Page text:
Nathan Bond's TART Remarks

Religion: Respect? Ridicule!

Yes! Do teach creationism in school!

with 4 comments

The US National Academy of Sciences recently issued a spirited defence of evolution as the bedrock principle of modern biology, arguing that it, not creationism, must be taught in public school science classes. (See Evolution ‘must be taught’.)

This sound advice comes at a time when the current occupant of the White House favours American students to be instructed about “intelligent design” alongside evolution as competing theories. “Part of education is to expose people to different schools of thought,” President Bush said in 2005. At a time when Presidential candidate and Republican winner in Iowa (the Churches, Corn and Conservatives state) recently progressed his campaign on the turkey wings of “I do not believe in evolution”.

Teaching children that the supernatural is responsible for the natural, teaching children that “God” originated or created and manages the universe and life is the single most anti-intellectual malefic act imaginable. It dumbs down entire generations. (See Suffer little children.)

There is as much “evidence” for “God” and its creation as there can be mustered for the stupefying idea that Gordon the Garden Gnome spake everything into existence some 15 minutes ago – complete with memories and historical records – before positioning itself in the south western corner of my humble garden, near the fish pond mind, turning itself into a plaster likeness of its former glory.

Yet the NAST report stated that the idea of evolution can be fully compatible with religious faith: “Science and religion are different ways of understanding the world. Needlessly placing them in opposition reduces the potential of each to contribute to a better future.”

What utter booboisie pap! What extraordinary bunk! NASTy! How, for crying in a bucket, does “religion assist in understanding (the world)?” (See The things we do know.) I heartily concede that religion is a perfectly acceptable and undoubtedly accurate explanation for agnosy. Much like narcotics is a just explanation for substance addiction. (See Science and Religion.)

I am sick and tired of this sucking up to the religious. I am embarrassed by sceptics and scientists fuelling the Religious Wrong‘s Bronze Age tarradiddles cloaked in Dark Age fear and ignorance dressed up as a legitimate alterative for scientific explanation.

“Science and religion are different ways of understanding the world”? Good God! What, in the name of Zeus, is next, by Vishnu? Chemistry and alchemy different ways of understanding? Astronomy and astrology? Neurology and phrenology? Cosmology and the Flat Earth Theory? Anti-retroviral treatment and the South African Health Ministry’s sweet potato diet?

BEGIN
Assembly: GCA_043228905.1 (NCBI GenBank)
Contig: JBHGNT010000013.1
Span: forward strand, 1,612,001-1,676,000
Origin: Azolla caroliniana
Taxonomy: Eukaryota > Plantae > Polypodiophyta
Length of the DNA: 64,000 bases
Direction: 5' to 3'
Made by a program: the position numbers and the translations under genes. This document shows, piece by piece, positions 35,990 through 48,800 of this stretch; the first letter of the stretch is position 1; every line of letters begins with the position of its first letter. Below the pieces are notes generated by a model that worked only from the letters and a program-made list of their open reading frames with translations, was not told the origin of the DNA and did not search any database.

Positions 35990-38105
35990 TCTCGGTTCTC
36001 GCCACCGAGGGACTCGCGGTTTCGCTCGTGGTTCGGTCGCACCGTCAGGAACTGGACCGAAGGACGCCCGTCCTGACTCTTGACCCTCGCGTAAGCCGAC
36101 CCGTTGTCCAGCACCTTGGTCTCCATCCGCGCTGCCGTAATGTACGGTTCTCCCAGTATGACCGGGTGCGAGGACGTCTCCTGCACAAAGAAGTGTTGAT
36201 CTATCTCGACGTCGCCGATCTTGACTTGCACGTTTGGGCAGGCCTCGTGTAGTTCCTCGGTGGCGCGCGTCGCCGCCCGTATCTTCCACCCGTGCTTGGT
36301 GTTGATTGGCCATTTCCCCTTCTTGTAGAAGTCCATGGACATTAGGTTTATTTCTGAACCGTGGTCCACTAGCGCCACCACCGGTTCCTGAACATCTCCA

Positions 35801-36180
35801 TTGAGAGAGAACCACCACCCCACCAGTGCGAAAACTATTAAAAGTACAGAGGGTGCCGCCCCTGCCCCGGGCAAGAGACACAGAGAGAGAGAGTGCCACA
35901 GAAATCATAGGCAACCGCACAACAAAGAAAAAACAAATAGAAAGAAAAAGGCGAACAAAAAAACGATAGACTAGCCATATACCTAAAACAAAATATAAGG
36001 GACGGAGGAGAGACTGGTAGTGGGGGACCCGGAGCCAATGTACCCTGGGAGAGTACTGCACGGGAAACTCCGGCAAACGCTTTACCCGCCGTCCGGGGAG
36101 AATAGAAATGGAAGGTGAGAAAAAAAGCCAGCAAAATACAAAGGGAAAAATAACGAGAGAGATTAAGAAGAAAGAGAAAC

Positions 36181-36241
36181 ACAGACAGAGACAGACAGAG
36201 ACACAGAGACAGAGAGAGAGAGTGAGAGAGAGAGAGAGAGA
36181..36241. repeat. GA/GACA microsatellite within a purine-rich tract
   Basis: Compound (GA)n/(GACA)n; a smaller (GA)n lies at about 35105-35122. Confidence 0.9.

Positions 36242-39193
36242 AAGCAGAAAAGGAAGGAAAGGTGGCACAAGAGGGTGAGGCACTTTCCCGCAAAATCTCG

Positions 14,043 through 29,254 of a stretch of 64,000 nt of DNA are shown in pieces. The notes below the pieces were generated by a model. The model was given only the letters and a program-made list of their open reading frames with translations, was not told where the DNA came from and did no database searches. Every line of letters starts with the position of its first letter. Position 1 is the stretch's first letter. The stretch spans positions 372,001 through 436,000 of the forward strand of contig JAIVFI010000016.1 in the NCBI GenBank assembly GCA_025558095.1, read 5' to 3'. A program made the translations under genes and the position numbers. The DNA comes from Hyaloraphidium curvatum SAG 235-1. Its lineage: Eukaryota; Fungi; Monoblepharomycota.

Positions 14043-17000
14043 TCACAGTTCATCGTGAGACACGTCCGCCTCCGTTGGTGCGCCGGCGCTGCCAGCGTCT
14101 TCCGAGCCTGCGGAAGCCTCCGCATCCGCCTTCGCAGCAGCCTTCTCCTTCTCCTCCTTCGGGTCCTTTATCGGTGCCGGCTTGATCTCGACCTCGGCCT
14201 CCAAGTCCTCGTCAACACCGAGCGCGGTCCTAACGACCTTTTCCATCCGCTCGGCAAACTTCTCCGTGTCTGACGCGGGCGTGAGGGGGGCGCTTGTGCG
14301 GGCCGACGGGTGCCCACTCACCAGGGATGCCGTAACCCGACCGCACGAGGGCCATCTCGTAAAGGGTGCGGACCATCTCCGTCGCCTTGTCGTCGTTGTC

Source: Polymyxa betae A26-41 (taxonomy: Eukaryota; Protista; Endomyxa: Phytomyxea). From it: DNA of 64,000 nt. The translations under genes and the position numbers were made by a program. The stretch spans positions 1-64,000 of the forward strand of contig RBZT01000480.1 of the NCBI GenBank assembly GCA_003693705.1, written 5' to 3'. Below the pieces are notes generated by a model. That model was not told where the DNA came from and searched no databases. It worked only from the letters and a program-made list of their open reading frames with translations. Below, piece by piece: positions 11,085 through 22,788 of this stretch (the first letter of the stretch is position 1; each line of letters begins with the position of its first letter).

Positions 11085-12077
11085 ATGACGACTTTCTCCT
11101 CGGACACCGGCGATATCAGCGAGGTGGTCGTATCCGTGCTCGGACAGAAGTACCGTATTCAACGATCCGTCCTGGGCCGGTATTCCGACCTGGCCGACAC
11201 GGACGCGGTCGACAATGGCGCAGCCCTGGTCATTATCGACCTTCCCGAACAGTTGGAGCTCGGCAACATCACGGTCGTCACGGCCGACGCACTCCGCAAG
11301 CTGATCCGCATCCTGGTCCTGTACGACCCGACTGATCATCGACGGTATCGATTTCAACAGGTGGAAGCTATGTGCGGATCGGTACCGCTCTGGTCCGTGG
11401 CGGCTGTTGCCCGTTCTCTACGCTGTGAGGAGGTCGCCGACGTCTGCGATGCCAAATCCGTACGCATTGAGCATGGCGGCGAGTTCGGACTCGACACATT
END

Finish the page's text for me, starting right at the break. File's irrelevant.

In my home country, South Africa, a senior clergyman recently declared that he believes in the creator god. Like one Mr Huckabee in the Yoonighted States. When good people say well intended things that are entirely devoid of fact and evidence the very future of humanity is compromised. It is as critically important as that. Period. No “accommodation” of ignorance can be tolerated. (See Tolerance.)

Evolution must, of necessity, be taught in schools. For many more reasons than the simple fact that it is the basis of biology. (See Suffer little children.) Creationism too, must, of necessity, be taught in schools. For reasons similar of teaching myth and fairy tales as human endeavours of the imagination.

Creationism is bunk. Period. The cheap tuxedo is in tatters*.

* Spokesperson for the National Center for Science Education in the USA, Nick Matzke, called Intelligent Design “creationism in a cheap tuxedo”.



Written by Nathan Bond

January 5, 2008 at 09:45

4 Responses

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  1. Ah, sure. No worries. I’m still working on writing up “what is this religion thing exactly”, from my perspective. My perspective has defined our very existence as “religious”, but I’m probably abusing the word according to external observers.


    January 14, 2008 at 02:42

  2. Hugo

    I would like you to tell me what religion is if it is not belief in “God”. Such a belief is in fact “stupid” (it is besotting) and I say so with pertinacity.

    Have I ever learned from a religious person? Of course! Yet nothing that was not also conspicuously obvious without reference to “God” and religion.

    Nathan Bond

    January 11, 2008 at 12:15

  3. To rephrase: what is the point of philosophy? It is based on no evidence whatsoever…


    January 5, 2008 at 11:52

  4. You equate religion and the belief in supernatural miracles. You equate creationism and religion. With these axioms, you necessarily end up at a “religion is anti-science” conclusion. And you ask rhetorical questions, so there’s no point in even trying to explain. Well, enjoy. The feeling of a Pharisee, believing everyone around him is less holy, less intelligent, stupid even, is a nice feeling. And maybe it is true. The humbling thing is when one gets to the point where one can actually learn something from the stupid people. And not everyone likes that kind of humbling experience. They prefer arrogance.



    January 5, 2008 at 11:42

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